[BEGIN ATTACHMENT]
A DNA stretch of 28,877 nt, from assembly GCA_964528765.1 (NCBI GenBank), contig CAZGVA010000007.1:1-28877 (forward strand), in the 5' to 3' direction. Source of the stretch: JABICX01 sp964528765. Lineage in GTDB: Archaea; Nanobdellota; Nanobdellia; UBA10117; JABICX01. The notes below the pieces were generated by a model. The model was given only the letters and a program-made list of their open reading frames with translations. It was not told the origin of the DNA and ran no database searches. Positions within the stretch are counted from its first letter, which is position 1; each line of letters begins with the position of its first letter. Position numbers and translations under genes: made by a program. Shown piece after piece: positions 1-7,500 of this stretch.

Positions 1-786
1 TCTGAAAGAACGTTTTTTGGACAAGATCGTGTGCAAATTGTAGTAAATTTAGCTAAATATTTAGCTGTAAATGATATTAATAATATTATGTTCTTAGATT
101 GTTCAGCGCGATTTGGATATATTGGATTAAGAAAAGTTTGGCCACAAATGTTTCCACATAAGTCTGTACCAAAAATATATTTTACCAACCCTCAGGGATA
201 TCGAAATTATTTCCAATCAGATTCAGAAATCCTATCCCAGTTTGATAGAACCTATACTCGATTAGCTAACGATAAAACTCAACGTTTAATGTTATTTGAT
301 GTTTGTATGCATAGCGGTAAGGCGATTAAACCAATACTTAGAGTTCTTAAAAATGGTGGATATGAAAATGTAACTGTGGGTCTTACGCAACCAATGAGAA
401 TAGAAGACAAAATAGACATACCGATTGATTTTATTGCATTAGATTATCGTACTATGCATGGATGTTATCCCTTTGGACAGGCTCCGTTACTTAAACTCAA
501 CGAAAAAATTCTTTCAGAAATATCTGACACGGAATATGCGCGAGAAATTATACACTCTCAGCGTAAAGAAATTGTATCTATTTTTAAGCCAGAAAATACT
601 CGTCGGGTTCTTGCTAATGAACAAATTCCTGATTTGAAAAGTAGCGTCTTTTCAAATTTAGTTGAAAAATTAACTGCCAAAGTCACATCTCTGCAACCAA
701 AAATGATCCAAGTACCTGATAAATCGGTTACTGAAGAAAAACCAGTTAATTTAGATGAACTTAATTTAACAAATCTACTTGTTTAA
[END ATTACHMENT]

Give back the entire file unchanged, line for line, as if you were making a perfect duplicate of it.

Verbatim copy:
A DNA stretch of 28,877 nt, from assembly GCA_964528765.1 (NCBI GenBank), contig CAZGVA010000007.1:1-28877 (forward strand), in the 5' to 3' direction. Source of the stretch: JABICX01 sp964528765. Lineage in GTDB: Archaea; Nanobdellota; Nanobdellia; UBA10117; JABICX01. The notes below the pieces were generated by a model. The model was given only the letters and a program-made list of their open reading frames with translations. It was not told the origin of the DNA and ran no database searches. Positions within the stretch are counted from its first letter, which is position 1; each line of letters begins with the position of its first letter. Position numbers and translations under genes: made by a program. Shown piece after piece: positions 1-7,500 of this stretch.

Positions 1-786
1 TCTGAAAGAACGTTTTTTGGACAAGATCGTGTGCAAATTGTAGTAAATTTAGCTAAATATTTAGCTGTAAATGATATTAATAATATTATGTTCTTAGATT
101 GTTCAGCGCGATTTGGATATATTGGATTAAGAAAAGTTTGGCCACAAATGTTTCCACATAAGTCTGTACCAAAAATATATTTTACCAACCCTCAGGGATA
201 TCGAAATTATTTCCAATCAGATTCAGAAATCCTATCCCAGTTTGATAGAACCTATACTCGATTAGCTAACGATAAAACTCAACGTTTAATGTTATTTGAT
301 GTTTGTATGCATAGCGGTAAGGCGATTAAACCAATACTTAGAGTTCTTAAAAATGGTGGATATGAAAATGTAACTGTGGGTCTTACGCAACCAATGAGAA
401 TAGAAGACAAAATAGACATACCGATTGATTTTATTGCATTAGATTATCGTACTATGCATGGATGTTATCCCTTTGGACAGGCTCCGTTACTTAAACTCAA
501 CGAAAAAATTCTTTCAGAAATATCTGACACGGAATATGCGCGAGAAATTATACACTCTCAGCGTAAAGAAATTGTATCTATTTTTAAGCCAGAAAATACT
601 CGTCGGGTTCTTGCTAATGAACAAATTCCTGATTTGAAAAGTAGCGTCTTTTCAAATTTAGTTGAAAAATTAACTGCCAAAGTCACATCTCTGCAACCAA
701 AAATGATCCAAGTACCTGATAAATCGGTTACTGAAGAAAAACCAGTTAATTTAGATGAACTTAATTTAACAAATCTACTTGTTTAA